A Guide to the Best Budget Webcams for Under $60
If you don’t own a webcam, you should get one ASAP. It’s one of those things that seems unnecessary until you have one, and then it suddenly becomes useful for all kinds of things.
In the past year, I’ve used my own webcam for home surveillance, one-on-one video chats, and multi-user video conferences. Other uses include vlogging on YouTube and streaming video games. If you’re keen on earning a bit of side income, there are even ways to make money with a webcam.
And the best part? You don’t need to spend much at all. Webcams are quite affordable compared to other kinds of gadgets, and you can find several high-quality options for less than $60. But we’ve done the work for you! Here are the best budget webcams currently available.
What to Look for When Buying a Webcam
Webcams are simple, but there are a few things you should keep in mind before diving in. Knowing what the following specifications mean will help you make the best webcam decision for your budget.
- Resolution. The higher, the better. These days, a webcam with a resolution under 720p (1280 x 720 pixels) just isn’t worth getting. On the other hand, 1080p (1920 x 1080 pixels) is nice but unnecessary. Note that bigger resolutions require more bandwidth!
- Frame rate. The higher, the better. The standard right now is 30 frames per second, which isn’t exactly smooth but still good. Ignore any webcam under 15 frames per second. Note that while 60 frames per second looks great, it requires much more bandwidth.
- Adjustability. There’s nothing worse than a picture-perfect webcam that can only stare at the wall because it lacks adjustability. At the very least, it should tilt up and down. Trust me, you do not want to deal with the frustrations of a rigid webcam!
- Autofocus. This is a convenience feature, but it’s a big one, especially if you’re going to be moving around a lot on camera (which includes leaning in and out or moving side to side).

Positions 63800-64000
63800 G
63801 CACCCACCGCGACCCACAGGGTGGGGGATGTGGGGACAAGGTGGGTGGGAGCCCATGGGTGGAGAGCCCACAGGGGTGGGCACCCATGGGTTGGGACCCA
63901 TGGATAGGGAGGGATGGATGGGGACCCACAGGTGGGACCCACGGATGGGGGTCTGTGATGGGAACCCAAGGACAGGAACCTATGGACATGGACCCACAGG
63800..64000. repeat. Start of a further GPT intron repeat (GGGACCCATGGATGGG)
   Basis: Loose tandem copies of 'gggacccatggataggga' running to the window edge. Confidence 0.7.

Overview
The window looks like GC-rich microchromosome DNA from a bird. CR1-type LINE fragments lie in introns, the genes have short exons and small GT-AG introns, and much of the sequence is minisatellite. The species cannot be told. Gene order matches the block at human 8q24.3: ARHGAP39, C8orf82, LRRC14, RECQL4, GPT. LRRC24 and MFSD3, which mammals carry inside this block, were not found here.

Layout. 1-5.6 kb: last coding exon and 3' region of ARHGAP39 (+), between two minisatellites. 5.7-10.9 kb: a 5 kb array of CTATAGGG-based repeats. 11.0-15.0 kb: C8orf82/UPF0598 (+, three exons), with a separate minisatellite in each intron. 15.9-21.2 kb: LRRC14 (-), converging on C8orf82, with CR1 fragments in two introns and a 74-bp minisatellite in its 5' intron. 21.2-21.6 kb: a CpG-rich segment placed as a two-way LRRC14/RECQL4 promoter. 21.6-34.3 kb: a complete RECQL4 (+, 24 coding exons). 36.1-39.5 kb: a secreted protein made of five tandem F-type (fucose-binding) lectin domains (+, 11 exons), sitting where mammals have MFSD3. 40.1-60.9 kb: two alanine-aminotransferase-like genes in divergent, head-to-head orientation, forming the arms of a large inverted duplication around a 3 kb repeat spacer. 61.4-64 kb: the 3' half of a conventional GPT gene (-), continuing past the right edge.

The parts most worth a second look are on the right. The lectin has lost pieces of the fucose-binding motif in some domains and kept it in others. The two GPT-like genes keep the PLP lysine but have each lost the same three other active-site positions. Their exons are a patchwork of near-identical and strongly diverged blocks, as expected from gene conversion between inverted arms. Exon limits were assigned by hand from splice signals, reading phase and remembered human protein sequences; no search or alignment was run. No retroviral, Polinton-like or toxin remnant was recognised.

What about microphone quality? I’ve found that the built-in mics for most webcams, whether $5 or $50, are simply bad. They’ll do in a pinch, but if you actually care about sound, you should buy a dedicated microphone. These “podcast” microphones are great entry-level, affordable options.
The Logitech HD Pro C920 has been our favorite webcam for years and there are no signs that this will change anytime soon. In terms of bang for your buck, it blows all other contenders out of the water.
Yes, it can shoot in 1080p resolution at 30 frames per second. Yes, it can autofocus. For still images, it can even capture at 15 MP. While the C920 does tilt up and down, it’s a shame that it doesn’t pan side to side.
This webcam is flexible enough to mount almost anywhere, and it even has a tripod mounting point, but the body is a bit bulky and doesn’t “fold down” like other Logitech webcams, making it less ideal for travel. But for day-to-day use at this price point, it can’t be beaten.
Right away, you’ll notice that the Microsoft LifeCam Studio is ugly. It has the stiff, cold aesthetic that most Microsoft products tend to have. But if you can get past that, you’ll find that the LifeCam Studio is pretty darn good.